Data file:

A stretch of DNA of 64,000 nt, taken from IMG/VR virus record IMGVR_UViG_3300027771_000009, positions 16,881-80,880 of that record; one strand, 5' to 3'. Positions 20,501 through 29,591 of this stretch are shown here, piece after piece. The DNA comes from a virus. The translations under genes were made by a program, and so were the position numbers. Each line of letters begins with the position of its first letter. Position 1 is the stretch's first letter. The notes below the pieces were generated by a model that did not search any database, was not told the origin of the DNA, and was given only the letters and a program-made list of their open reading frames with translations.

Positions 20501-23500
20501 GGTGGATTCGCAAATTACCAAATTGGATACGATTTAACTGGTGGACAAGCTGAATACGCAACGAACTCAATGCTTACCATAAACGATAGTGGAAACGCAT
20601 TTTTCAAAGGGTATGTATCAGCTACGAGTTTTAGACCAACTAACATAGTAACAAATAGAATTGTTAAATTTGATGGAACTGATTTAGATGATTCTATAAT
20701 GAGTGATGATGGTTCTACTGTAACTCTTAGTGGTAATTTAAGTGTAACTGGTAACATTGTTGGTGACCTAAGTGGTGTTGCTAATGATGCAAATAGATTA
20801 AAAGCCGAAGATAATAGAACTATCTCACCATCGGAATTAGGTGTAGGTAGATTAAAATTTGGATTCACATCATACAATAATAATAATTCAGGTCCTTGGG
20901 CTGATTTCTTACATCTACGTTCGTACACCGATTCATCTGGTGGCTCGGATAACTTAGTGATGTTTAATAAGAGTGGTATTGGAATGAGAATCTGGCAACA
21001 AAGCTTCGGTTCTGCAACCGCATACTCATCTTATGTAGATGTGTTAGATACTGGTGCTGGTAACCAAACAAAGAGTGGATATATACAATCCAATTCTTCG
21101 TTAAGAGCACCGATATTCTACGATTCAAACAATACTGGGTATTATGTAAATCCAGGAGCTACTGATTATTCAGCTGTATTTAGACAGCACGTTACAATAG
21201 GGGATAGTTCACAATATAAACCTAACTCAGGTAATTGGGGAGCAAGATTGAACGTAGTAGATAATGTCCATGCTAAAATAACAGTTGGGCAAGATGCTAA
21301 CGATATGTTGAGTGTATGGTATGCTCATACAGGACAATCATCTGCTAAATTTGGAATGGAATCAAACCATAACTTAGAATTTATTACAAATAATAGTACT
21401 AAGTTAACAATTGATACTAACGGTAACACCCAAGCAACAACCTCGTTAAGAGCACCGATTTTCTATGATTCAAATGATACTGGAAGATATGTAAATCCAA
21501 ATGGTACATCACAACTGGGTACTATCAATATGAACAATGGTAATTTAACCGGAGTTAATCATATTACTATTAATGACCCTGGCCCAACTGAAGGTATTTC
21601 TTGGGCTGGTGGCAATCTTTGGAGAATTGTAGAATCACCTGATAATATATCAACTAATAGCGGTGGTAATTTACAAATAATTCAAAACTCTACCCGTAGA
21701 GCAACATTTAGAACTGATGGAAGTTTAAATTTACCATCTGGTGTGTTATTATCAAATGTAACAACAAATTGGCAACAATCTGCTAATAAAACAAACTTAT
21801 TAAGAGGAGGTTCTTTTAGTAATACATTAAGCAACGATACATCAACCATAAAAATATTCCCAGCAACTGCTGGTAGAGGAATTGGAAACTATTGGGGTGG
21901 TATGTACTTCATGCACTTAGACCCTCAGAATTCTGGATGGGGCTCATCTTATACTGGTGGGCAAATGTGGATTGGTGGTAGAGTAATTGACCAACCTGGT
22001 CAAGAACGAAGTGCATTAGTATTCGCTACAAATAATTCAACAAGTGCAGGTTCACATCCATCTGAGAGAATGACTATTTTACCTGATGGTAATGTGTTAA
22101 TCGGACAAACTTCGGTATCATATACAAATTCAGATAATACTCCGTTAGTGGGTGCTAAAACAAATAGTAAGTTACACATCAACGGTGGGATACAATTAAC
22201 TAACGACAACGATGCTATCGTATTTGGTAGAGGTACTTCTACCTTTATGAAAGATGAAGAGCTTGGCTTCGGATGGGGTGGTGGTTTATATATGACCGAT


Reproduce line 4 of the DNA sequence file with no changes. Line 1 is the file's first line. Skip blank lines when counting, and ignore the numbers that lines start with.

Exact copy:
20601 TTTTCAAAGGGTATGTATCAGCTACGAGTTTTAGACCAACTAACATAGTAACAAATAGAATTGTTAAATTTGATGGAACTGATTTAGATGATTCTATAAT